By Liz Coleclough, Ph.D., Director of Counseling and Project DVORA at JFS; and Lena Neufeld, Psy.D., Teen and Young Adult Therapist at JFS.
Since day one of 2020, American youth have known a chaotic world. They’ve experienced a presidential impeachment, escalating global tensions with Iran, Australian fires destroying millions of acres of forest and wildlife, the sudden death of an NBA star (mixed with complicated history and conversations around sexual assault), and now a world-wide pandemic and potential economic crash. This has occurred all within the past three months. No, really… it’s only March.
Seattle is the named epicenter of the COVID-19 spread in the United States. The world feels eerily apocalyptic, similar to when the sun disappeared for days in 2017 because of smoke due to fires in California and British Columbia. Last week’s abrupt closure of offices, schools, libraries, community centers, sporting events, music venues / festivals, bars and restaurants collectively threatens our foundational sense of safety. There’s a desire to escape, but where do you go? Even if you leave Seattle, the spread is everywhere and escalating.
If adults are terrified, how must this land for young people? This is a time of life already marked by so much uncertainty – mentally, emotionally, socially. It’s a time when you begin to really form your identity and search for your place in the world around you. But what does that mean when this world presents as so scary, so uncertain? What do you do?
You meme. You joke. You listen to Billie Eilish. You protest. You ask adults to step up and ‘be the adult in the room.’
Parents, caregivers, educators: Our kids are smart. They are shockingly resilient. They are sharing information at a pace we can’t keep up with. But they need the adult in the room. They need a foundation of security that allows kids to be kids. They need a ground upon which they can solidly stand, and explore, and make mistakes, and figure out who they are.
Even though the information age – fueled by mainstream media looking for headlines, and social media full of confusion and disinformation – has exacerbated a global sense of anxiety for everyone, the adults in the lives of young people can help tremendously by creating local islands and pockets of calm.
- The calm to sit with all the emotions – to provide a space where young people can maintain choice, autonomy, and control over how much to open up, how much to share.
- The calm to build media literacy – to offer tools for understanding how to interpret the news, and find the balance between ignorance and overwhelm.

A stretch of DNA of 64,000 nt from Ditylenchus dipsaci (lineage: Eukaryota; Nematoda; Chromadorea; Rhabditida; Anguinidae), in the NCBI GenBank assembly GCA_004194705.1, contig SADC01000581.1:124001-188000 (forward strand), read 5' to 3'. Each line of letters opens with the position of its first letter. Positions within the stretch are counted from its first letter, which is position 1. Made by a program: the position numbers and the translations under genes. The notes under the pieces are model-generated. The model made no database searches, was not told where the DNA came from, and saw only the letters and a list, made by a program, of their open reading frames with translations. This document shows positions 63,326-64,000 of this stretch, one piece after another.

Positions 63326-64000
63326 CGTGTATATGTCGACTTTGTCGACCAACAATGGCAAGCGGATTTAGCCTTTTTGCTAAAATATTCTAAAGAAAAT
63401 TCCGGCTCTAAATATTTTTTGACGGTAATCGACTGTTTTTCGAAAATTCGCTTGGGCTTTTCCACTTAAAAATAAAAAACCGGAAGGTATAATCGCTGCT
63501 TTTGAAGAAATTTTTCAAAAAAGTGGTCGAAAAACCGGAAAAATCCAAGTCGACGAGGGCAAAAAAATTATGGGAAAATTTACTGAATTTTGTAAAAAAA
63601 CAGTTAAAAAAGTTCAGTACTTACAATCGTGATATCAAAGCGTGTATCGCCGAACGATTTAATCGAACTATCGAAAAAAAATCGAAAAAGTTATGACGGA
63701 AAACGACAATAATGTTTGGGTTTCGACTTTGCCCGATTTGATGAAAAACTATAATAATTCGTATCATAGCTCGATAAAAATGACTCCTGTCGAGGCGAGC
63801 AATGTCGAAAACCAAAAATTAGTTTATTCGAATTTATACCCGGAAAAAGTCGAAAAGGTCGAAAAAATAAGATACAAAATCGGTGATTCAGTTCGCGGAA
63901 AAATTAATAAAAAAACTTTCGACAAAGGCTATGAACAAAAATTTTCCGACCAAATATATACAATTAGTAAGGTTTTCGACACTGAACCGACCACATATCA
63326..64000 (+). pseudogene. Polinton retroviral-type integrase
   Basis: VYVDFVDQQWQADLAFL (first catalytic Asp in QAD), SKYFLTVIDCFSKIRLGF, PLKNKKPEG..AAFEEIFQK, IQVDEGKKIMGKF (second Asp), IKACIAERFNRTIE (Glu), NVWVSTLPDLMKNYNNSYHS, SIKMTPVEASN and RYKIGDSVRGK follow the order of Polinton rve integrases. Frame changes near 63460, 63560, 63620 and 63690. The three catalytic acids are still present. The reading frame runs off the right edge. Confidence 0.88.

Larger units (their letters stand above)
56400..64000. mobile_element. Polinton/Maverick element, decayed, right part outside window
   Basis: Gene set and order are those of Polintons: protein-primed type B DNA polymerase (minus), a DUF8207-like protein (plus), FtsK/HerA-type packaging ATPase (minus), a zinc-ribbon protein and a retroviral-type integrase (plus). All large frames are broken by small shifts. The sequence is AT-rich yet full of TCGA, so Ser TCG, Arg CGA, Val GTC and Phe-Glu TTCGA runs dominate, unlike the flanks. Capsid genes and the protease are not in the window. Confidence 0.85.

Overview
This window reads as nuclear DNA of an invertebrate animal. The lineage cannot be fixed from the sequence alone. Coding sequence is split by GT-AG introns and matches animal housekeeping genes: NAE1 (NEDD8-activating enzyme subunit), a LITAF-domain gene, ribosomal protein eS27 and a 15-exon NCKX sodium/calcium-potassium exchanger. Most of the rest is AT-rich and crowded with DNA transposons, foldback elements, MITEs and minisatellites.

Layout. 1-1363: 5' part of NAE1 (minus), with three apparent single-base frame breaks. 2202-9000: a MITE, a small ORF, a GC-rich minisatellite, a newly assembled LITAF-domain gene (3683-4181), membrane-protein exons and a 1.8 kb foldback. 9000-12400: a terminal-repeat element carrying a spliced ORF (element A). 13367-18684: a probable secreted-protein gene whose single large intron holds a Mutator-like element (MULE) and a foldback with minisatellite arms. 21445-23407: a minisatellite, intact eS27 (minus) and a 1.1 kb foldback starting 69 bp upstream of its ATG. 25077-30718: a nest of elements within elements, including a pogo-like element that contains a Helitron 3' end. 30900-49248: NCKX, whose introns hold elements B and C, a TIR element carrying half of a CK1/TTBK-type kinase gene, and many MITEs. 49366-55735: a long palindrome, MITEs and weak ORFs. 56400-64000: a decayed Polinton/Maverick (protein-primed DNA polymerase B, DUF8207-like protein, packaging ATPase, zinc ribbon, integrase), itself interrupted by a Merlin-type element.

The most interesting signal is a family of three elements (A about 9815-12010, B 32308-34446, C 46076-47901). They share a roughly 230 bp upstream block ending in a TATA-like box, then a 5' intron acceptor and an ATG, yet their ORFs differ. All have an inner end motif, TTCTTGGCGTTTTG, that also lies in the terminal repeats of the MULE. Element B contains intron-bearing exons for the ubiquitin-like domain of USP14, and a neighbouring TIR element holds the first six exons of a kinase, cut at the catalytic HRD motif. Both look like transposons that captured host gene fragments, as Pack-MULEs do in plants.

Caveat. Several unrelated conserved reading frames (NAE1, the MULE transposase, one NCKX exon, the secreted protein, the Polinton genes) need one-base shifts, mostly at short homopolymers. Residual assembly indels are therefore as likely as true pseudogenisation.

- The calm for honesty and openness – understanding you don’t need to know the outcome to establish a sense of security. It is vastly more important to provide trust, space, and unconditional emotional safety within our relationships than to pretend we have all the answers.
- The calm to distract – to offer moments of levity, to watch a movie or show, to play a board game.
- The calm to lean into relationships and connection – with peers, with healthy adults.
- The calm to know we aren’t alone in navigating these challenges.
It’s true that none of us hold the playbook for how this scenario will pan out. It’s true we cannot be certain about the future for our public health, our medical system, our education, our economy. But we do know young people are going to continue growing up. They are going to continue exploring their identity. They are going to continue navigating the world around them.
We can take comfort in the fact that, even in all this uncertainty, we still hold so much knowledge. We know, fundamentally, the experience of growing up and becoming an adult is shaped by access to healthy, safe, secure relationships. So, even though things feel so scary, let’s continue to show up as adults who have the skills and capacity to cultivate these relationships – as parents, caregivers, teachers, and models for how to hold on to resilience through an ever-changing world.
Supportive Links and Resources
- Teen and Young Adult Counseling options at JFS
- 5 Ways to Help Teens Manage Anxiety About the Coronavirus
- How to Talk to Kids About Coronavirus
- Let’s meet this moment together
- Talking to Teens and Tweens about Coronavirus
- CDC: Mental Health and Coping
- Child Mind Institute: Talking to Kids about Coronavirus
- The Hope Center: Supporting College Students During COVID-19
- North West School: Tips for Teens and Taking Care of Yourself During a School Shutdown
- 7 Science Based Strategies to Cope with Coronavirus Anxiety
- The News Literacy Project
- Media Literacy Now